There is a big anthill at the edge of my garden (carpenter ants), and it’s amusing to watch them carrying a piece of mulch back to their nest.  They work so hard, sometimes struggling under the weight of the wood they picked, but they don’t ever give up.  I only hope they keep going after the mulch and not the bottom edge of my planting bed, but honestly, I’m not that fussed.  I invaded their turf, not the other way around, and I try not to forget this fact when a rabbit has decided to nibble on my plants or birds try to filch my berries.

Gardening to me is not really about mastering nature or subduing it.  It is about becoming a part of it.  Celebrating the cycle of life that often plays out in my garden.  There are births (germination), deaths (some premature) and naughty children (invasive plants), but I wouldn’t have it any other way.

Why do you garden?

Raspberries (Round 2)

Raspberry2
Of the many things we were fortunate to inherit with the purchase of our house three years ago, one of my favorites is the raspberry patch in the back yard.  When we moved in that first spring, our neighbors informed us that there were rasberries at the back of our property.  The back was so overgrown that I had a difficult time distinguishing the raspberry plants from the weeds.  The berries had yet to even flower, so I looked for the tell-tale “thorny” stems and cleared out the patch.  The first year we didn’t get too many, considering they hadn’t been taken care of for quite some time, and I also wanted a season of observation so I could figure out what we had and where.  Between researching raspberries, and my observations throughout the summer, I determined that we had an everbearing variety.  What luck!

The beauty of everbearing raspberries is that there are two distinct “seasons” in which you can harvest.  The first harvest develops on the canes that are entering their second year.  I do my pruning in the spring, when it is easiest to tell what are old canes and what are second year canes.  Old canes have more of a grey, dried wood look to them and should be pruned down to the ground, they will not bear fruit.  Second year canes, which will give you berries sometime in early to mid-July, will have a reddish-brown color to them, and they have stuck around from the previous year.

Second Year CaneNote the reddish-brown color of the cane.  This is indicative of a second year cane.

Second Year Cane (dying off)Notice how the end is turning gray?  By next spring the entire cane will be gray and ready to be pruned down.  It is done producing fruit.

First year canes will be the new canes that start growing in the spring.  I find that after a few good harvests in July, there is about a month or so of downtime until the first year canes start producing fruit.  Today was the first day I was able to pick a few ripe raspberries.  Depending on the weather and sun conditions, I should have a decent harvest in about a week or so.  There is a good amount of fruit on the canes and I imagine that I’ll have 2-3 big harvests before they start fading into the fall.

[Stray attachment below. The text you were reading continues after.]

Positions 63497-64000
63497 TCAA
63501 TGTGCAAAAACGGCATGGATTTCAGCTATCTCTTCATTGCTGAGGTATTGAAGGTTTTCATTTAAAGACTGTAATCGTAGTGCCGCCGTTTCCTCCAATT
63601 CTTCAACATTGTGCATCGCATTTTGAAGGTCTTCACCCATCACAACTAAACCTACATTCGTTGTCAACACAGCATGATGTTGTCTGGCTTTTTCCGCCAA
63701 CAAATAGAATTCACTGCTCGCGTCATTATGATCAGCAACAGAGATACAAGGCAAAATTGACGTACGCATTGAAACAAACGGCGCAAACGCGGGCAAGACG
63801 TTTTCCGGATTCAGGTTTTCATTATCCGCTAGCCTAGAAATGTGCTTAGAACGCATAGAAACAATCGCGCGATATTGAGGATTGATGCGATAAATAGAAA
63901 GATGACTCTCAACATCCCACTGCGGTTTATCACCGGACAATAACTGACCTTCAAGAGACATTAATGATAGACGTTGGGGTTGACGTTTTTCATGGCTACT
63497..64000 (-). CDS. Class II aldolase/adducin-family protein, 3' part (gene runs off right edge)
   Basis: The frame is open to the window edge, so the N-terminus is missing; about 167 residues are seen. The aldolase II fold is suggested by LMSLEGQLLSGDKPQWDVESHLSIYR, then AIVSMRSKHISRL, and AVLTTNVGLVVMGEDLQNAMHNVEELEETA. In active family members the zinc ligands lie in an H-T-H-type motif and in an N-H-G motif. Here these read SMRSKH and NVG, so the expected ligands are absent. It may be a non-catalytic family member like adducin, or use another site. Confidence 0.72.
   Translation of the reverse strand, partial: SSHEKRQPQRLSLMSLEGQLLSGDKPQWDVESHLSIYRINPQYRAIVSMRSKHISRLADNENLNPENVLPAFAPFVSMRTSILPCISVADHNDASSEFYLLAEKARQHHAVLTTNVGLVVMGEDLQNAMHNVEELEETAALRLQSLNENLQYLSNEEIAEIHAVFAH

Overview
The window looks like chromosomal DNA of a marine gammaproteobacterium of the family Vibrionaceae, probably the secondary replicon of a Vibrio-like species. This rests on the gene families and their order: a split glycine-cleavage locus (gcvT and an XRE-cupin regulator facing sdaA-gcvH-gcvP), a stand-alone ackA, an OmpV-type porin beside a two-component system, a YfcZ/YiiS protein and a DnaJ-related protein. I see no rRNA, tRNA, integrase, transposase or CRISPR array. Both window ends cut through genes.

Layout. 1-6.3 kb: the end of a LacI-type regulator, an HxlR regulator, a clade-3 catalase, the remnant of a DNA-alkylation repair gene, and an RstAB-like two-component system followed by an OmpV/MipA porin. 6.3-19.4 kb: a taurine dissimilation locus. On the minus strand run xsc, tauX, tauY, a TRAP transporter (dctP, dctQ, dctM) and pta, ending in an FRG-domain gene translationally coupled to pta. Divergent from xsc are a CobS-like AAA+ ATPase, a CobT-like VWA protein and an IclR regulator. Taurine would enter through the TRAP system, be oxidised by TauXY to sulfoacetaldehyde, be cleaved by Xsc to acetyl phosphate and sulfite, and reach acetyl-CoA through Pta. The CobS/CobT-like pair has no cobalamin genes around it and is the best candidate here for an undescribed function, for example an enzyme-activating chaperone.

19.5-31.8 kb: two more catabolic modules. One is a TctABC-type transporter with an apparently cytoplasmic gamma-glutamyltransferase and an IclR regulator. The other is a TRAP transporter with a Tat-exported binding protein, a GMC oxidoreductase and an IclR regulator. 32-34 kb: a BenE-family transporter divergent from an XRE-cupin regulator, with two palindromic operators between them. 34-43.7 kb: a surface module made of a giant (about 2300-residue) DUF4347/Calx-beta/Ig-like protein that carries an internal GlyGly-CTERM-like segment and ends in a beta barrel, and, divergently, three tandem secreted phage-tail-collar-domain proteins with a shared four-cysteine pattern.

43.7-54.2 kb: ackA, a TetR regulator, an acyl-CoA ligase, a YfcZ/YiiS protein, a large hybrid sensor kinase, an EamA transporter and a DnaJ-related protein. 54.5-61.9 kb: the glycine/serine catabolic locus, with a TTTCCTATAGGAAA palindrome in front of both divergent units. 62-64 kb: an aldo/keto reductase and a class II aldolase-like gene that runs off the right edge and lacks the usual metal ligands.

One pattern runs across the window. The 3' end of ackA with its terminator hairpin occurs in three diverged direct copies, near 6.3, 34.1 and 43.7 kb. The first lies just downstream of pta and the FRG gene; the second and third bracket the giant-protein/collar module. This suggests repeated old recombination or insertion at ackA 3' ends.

First Year CaneA first year cane with ripening fruit.  Notice the green color on the cane.  Leaf damage by Japanese beetles is evident.

In my opinion, the best choice for raspberries are the everbearing, especially if you have a houseful of berry lovers.  I suppose the main reason for planting and keeping single-bearing plants would be to try different varieties.  If you haven’t grown raspberries, and you have a nice sized, sunny patch that could use some plants, I would suggest you try some type of berry.  Since I don’t grow them, I can’t comment on blueberries or blackberries, but if they are anything like raspberries, they are easy to grow and tend to, and every year it seems the patch grows a bit and gives us more berries to enjoy.

As a final note, many people strongly suggest trellising your berries in some way.  Mine never were (they are not planted in any kind of orderly fashion) and I have had no major issues with them.  Some of the plants toward the middle of the patch can be a bit challenging to reach, but they are definitely worth the effort.  I have had no problem with disease, however my biggest issue is with Japanese beetles.  If left unchecked, they can decimate a patch in an amazingly short time (which I discovered that first summer).  Last year I went out every morning and evening with a bowl of soapy water and removed as many as I could by hand.  This year I don’t have as many (possibly due to my work last year), but I anticipate more next year considering my laissez-faire attitude about removing them this year.